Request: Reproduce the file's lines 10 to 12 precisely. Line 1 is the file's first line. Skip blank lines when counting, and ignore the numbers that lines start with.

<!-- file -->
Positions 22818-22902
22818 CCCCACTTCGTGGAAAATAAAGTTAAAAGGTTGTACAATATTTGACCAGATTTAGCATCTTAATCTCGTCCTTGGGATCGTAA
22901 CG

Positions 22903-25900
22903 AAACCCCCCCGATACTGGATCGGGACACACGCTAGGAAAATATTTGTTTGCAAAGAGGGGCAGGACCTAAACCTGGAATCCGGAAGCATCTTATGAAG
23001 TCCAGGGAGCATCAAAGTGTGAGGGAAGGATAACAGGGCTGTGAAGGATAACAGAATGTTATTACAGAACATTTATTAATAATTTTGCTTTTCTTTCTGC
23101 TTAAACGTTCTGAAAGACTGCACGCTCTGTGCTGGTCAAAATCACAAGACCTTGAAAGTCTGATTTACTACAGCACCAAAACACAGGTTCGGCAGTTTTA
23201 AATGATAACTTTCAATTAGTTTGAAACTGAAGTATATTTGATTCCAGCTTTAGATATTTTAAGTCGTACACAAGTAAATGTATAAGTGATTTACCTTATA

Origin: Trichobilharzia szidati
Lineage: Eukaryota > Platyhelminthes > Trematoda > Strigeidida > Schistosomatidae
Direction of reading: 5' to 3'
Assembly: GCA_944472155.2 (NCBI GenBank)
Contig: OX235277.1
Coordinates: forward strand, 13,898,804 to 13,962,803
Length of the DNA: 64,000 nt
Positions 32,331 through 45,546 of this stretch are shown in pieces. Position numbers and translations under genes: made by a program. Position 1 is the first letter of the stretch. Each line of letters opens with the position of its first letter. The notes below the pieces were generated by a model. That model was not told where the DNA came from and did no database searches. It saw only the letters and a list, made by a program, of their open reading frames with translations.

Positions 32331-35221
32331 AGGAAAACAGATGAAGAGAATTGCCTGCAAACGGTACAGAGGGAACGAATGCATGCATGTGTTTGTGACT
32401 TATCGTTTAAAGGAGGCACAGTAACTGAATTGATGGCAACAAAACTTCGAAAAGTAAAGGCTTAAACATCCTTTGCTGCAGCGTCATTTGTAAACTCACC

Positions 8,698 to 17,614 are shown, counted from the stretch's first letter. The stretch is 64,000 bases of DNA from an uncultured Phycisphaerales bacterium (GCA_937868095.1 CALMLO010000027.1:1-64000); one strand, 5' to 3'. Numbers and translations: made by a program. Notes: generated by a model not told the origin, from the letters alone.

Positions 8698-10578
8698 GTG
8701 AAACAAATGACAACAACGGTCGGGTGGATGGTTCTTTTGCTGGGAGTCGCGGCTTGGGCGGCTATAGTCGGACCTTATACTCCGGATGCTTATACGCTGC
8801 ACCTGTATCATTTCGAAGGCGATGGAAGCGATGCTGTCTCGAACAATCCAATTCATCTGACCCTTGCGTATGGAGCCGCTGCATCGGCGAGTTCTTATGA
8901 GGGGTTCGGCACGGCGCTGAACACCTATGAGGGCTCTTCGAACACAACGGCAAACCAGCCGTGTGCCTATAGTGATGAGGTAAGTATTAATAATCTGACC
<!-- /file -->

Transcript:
Lineage: Eukaryota > Platyhelminthes > Trematoda > Strigeidida > Schistosomatidae
Direction of reading: 5' to 3'
Assembly: GCA_944472155.2 (NCBI GenBank)